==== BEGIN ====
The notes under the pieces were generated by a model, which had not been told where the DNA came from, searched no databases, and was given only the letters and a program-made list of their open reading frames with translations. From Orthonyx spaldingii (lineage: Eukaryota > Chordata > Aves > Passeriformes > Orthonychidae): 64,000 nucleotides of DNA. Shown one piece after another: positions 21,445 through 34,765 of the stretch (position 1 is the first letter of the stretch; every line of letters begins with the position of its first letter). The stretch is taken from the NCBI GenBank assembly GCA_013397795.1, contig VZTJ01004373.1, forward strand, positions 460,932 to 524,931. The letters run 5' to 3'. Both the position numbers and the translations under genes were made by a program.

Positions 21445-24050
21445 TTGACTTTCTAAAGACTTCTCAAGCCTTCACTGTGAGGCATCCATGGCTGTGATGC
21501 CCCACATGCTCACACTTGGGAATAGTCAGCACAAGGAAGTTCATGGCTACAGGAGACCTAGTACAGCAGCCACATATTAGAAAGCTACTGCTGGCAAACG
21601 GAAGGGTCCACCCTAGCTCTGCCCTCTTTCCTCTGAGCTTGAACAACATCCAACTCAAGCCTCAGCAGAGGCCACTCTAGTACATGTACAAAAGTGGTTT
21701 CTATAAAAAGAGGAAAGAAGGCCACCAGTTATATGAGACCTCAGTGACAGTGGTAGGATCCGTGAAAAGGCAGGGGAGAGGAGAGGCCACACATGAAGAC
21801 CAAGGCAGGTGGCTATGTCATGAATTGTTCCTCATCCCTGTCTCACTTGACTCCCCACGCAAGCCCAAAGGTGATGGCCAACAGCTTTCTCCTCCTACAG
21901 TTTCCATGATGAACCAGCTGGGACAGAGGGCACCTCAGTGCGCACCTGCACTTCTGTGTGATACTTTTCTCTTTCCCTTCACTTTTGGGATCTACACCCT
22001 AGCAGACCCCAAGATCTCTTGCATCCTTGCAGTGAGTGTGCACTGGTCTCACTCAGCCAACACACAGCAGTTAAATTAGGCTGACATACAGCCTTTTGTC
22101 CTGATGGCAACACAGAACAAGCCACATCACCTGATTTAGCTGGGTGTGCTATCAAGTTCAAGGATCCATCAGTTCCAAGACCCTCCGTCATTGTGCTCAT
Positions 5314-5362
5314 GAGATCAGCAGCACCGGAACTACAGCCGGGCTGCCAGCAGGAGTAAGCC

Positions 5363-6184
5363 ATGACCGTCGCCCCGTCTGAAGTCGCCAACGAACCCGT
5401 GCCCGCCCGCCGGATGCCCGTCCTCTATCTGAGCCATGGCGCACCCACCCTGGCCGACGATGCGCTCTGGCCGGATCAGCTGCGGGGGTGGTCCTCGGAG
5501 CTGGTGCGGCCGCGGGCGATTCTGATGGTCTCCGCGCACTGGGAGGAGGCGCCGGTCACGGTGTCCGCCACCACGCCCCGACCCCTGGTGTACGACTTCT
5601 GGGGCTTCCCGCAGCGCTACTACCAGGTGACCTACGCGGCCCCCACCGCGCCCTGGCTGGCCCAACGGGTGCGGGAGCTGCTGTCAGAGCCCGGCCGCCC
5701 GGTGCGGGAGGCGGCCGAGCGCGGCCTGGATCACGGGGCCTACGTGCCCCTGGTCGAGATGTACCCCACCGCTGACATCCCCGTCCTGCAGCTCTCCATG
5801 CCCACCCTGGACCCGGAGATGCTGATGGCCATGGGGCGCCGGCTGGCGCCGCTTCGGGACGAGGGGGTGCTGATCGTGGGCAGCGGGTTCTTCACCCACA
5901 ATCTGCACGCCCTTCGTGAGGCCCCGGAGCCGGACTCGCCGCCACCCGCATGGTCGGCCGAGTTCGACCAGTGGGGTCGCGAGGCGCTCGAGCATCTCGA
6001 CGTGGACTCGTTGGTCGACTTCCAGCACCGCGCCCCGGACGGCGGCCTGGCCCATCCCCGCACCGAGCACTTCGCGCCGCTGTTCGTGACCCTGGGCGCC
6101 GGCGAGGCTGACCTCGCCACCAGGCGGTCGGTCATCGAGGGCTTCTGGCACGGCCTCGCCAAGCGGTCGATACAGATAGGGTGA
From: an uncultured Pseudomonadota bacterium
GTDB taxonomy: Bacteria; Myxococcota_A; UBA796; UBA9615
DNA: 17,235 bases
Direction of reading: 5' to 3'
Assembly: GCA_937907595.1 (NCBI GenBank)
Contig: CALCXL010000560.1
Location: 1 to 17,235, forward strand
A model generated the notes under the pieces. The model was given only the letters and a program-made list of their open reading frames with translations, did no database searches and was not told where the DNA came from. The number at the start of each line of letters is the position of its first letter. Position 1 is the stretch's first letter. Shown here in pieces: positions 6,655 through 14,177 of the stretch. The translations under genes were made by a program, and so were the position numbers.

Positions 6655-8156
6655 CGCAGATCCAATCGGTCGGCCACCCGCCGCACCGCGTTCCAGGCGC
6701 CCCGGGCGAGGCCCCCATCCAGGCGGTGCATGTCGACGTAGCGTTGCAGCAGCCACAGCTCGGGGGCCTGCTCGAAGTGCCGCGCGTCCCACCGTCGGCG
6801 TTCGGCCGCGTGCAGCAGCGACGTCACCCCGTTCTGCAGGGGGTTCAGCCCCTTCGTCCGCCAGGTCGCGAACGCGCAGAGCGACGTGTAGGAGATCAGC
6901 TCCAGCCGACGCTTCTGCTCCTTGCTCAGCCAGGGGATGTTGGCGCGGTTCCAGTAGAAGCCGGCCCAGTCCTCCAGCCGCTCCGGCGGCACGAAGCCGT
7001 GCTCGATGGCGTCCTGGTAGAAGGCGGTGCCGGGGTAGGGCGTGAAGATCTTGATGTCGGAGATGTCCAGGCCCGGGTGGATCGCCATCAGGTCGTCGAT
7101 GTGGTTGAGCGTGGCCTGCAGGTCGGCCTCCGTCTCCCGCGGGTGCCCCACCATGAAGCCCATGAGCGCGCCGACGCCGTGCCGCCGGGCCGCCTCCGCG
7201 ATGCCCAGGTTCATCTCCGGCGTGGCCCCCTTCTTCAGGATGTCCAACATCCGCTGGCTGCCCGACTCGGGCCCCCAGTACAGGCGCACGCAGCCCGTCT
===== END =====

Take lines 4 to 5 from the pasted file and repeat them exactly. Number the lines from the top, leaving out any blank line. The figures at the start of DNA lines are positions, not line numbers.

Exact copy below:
21501 CCCACATGCTCACACTTGGGAATAGTCAGCACAAGGAAGTTCATGGCTACAGGAGACCTAGTACAGCAGCCACATATTAGAAAGCTACTGCTGGCAAACG
21601 GAAGGGTCCACCCTAGCTCTGCCCTCTTTCCTCTGAGCTTGAACAACATCCAACTCAAGCCTCAGCAGAGGCCACTCTAGTACATGTACAAAAGTGGTTT